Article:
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Practical World True News Magazine

Health : Antibiotic resistance gene found in bacteria of Chinese animals, people alarms scientists

Antibiotic resistance gene found in bacteria of Chinese animals, people alarms scientists.

A new gene that makes bacteria highly resistant to a last-resort class of 
antibiotics has been found in people and pigs in China — including in samples
of bacteria with epidemic potential, researchers say. 


The discovery was described as "alarming" by scientists, who called for
urgent restrictions on the use of polymyxins — a class of antibiotics that
includes the drug colistin and is widely used in livestock farming.


"All use of polymyxins must be minimized as soon as possible and all
unnecessary use stopped," said Laura Piddock, a professor of microbiology at
Britain's Birmingham University who was asked to comment on the finding.


Researchers led by Hua Liu from the South China Agricultural University who
published their work in the Lancet Infectious Diseases journal Wednesday found the gene,
called mcr-1, on plasmids — mobile DNA that can be easily copied and transferred
between different bacteria. 


Scientists say a newly discovered antibiotic resistance gene is being transferred between common bacteria such as E.coli, which causes urinary tract and other infections. (Elaine Thompson/Associated Press)
This suggests "an alarming potential" for it to spread and diversify between
bacterial populations, they said.


The team already has evidence of the gene being transferred between common
bacteria such as E.coli, which causes urinary tract and many other types of
infection, and Klesbsiella pneumoniae, which causes pneumonia and other
infections.


This suggests "the progression from extensive drug resistance to pandrug
resistance is inevitable," they said.


"[And] although currently confined to China, mcr-1 is likely to emulate other resistance genes and spread worldwide."

The discovery of the spreading mcr-1 resistance gene echoes news from 2010 of another so-called " superbug" gene, NDM-1, which emerged in India and rapidly spread around the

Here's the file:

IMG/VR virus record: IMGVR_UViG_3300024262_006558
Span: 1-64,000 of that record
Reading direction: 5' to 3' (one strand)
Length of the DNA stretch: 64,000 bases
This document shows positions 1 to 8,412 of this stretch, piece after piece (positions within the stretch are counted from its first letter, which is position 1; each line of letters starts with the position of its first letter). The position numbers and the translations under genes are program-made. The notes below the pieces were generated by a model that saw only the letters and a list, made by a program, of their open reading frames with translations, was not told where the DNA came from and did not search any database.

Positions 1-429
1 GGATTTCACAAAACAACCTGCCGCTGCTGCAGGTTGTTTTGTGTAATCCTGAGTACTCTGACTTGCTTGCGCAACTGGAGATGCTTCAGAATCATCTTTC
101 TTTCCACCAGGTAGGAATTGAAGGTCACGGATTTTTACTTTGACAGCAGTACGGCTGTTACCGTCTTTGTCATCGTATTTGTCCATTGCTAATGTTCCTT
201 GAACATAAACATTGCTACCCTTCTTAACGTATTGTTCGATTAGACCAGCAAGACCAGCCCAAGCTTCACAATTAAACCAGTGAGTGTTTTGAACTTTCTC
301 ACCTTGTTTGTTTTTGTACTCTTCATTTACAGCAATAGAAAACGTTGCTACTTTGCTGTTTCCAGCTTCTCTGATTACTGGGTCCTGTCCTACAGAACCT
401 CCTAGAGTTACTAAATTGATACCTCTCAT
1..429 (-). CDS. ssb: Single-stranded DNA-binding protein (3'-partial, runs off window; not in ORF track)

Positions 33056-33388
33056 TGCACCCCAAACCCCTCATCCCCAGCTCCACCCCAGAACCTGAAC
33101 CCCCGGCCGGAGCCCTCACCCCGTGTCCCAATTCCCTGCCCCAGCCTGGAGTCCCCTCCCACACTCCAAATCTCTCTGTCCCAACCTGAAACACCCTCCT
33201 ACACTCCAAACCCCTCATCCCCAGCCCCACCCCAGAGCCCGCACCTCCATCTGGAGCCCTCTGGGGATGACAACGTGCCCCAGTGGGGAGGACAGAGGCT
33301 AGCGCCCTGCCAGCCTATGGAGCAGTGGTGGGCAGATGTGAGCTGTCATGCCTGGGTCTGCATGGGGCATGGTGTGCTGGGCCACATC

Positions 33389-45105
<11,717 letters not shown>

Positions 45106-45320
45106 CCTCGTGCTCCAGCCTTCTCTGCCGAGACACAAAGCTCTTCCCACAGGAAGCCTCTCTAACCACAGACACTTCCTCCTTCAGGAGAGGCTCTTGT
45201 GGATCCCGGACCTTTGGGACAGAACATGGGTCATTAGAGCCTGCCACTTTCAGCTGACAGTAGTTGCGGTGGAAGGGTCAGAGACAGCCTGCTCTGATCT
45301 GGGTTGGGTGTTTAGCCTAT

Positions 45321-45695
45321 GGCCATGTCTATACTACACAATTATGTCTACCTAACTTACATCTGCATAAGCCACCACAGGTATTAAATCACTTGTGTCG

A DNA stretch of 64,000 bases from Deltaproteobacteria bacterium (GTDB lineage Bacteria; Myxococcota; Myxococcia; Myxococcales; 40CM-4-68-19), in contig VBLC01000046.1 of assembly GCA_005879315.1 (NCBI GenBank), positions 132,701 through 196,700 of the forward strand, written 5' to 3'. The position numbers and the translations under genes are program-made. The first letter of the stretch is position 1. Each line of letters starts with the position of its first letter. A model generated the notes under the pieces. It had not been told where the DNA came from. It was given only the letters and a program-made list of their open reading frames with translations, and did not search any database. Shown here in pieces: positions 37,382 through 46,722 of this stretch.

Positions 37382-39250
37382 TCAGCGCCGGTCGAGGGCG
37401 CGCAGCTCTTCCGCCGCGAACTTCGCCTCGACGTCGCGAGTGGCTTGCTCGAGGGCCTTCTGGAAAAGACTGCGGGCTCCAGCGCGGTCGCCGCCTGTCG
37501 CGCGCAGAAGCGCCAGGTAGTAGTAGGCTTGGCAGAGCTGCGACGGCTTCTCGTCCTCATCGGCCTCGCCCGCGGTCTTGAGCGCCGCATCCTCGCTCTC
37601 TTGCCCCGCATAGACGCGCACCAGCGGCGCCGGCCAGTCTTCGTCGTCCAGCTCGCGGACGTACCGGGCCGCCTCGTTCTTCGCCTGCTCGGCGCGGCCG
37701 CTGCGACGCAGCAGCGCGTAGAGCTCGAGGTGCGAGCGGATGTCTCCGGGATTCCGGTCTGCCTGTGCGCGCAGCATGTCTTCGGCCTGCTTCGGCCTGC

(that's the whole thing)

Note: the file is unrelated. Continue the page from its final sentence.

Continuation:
world. 

Piddock and others said global surveillance for mcr-1 resistance is
now essential to try to prevent the spread of polymyxin-resistant bacteria.
China is one of the world's largest users and producers of colistin for
agriculture and veterinary use.


Worldwide demand for the antibiotic in agriculture is expected to reach
almost 12,000 tonnes per year by the end of 2015, rising to 16,500 tonnes by
2021, according to a 2015 report by the QYResearch Medical Research Centre.


In Europe, 80 per cent of polymixin sales — mainly colistin — are in Spain,
Germany and Italy, according to the European Medicines Agency's Surveillance of
Veterinary Antimicrobial Consumption (ESVAC) report.


For the China study, researchers collected bacteria samples from pigs at
slaughter across four provinces, and from pork and chicken sold in 30 open
markets and 27 supermarkets in Guangzhou between 2011 and 2014. They also
analyzed bacteria from patients with infections at two hospitals in Guangdong
and Zhejiang.


They found a high prevalence of the mcr-1 gene in E coli samples from animals
and raw meat. Worryingly, the proportion of positive samples increased from year
to year, they said, and mcr-1 was also found in 16 E.coli and K.pneumoniae
samples from 1,322 hospitalized patients.


David Paterson and Patrick Harris from Australia's University of Queensland,
writing a commentary in the same journal, said the links
between agricultural use of colistin, colistin resistance in slaughtered
animals, colistin resistance in food, and colistin resistance in humans were now
complete.


"One of the few solutions to uncoupling these connections is limitation or
cessation of colistin use in agriculture," they 
said. "Failure to do so will create a public health problem of major
dimensions."    
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